AAVSO: American Association of Variable Star Observers

Disk Instabilities Caused the 2018 Outburst of AG Draconis

Volume 48 number 1 (2020)

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Helena M. Richie
Physics and Astronomy Department, University of Pittsburgh, 3941 O'Hara Street, Pittsburgh, PA 15260; her45@pitt.edu
W. M. Wood-Vasey
Physics and Astronomy Department, University of Pittsburgh, 3941 O'Hara Street, Pittsburgh, PA 15260; wmwv@pitt.edu
Lou Coban
Physics and Astronomy Department, University of Pittsburgh, 3941 O'Hara Street, Pittsburgh, PA 15260; coban@pitt.edu

Abstract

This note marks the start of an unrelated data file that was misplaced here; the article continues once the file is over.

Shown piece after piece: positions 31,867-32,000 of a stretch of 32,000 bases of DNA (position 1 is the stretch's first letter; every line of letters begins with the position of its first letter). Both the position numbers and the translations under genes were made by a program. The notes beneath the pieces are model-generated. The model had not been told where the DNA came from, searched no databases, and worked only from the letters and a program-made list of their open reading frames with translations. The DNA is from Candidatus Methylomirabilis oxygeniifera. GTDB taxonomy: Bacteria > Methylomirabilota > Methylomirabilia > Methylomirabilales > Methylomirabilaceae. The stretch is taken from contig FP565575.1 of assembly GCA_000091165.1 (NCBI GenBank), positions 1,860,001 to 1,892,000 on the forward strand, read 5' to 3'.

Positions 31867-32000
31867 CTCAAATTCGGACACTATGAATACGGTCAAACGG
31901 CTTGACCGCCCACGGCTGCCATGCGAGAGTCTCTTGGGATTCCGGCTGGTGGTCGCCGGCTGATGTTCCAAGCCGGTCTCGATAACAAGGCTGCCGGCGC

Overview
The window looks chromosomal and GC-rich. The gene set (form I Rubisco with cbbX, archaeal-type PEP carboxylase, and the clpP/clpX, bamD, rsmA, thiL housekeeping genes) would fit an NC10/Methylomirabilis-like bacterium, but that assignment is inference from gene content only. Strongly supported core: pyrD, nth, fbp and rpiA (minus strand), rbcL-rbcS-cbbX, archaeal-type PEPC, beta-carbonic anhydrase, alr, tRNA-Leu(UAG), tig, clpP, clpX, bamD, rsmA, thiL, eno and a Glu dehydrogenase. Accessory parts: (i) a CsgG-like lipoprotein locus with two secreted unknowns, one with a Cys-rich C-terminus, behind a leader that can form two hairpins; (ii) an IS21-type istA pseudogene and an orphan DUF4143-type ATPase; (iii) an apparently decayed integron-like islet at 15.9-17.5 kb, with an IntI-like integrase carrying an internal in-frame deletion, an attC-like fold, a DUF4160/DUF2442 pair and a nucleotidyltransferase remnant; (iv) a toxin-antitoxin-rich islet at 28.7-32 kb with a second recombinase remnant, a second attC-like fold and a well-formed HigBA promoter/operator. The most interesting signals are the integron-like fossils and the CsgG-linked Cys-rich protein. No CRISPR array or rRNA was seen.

The symbiotic binary AG Draconis (AG Dra) has a well-established outburst behavior based on an extensive observational history. Usually, the system undergoes a 9- to 15-year period of quiescence with a constant average energy emitted, during which the system's orbital period of ~ 550 d can be seen at shorter wavelengths (particularly in the U-band) as well as a shorter period of ~ 355 d thought to be due to pulsations of the cool component. After a quiescent period, the marker of an active period is usually a major (cool) outburst of up to V = 8.4 mag, followed by a series of minor (hot) outbursts repeating at a period of approximately 1 year. However, in 2016 April after a 9-year period of quiescence, AG Dra exhibited unusual behavior: it began an active phase with a minor outburst followed by two more minor outbursts repeating at an interval of ~ 1 year. We present R-band observations of AG Dra’s 2018 April minor outburst and an analysis of the outburst mechanism and reports on the system's activity levels following the time of its next expected outburst. By considering the brightening and cooling times, the scale of the outburst, and its temperature evolution we have determined that this outburst was of disk instability in nature.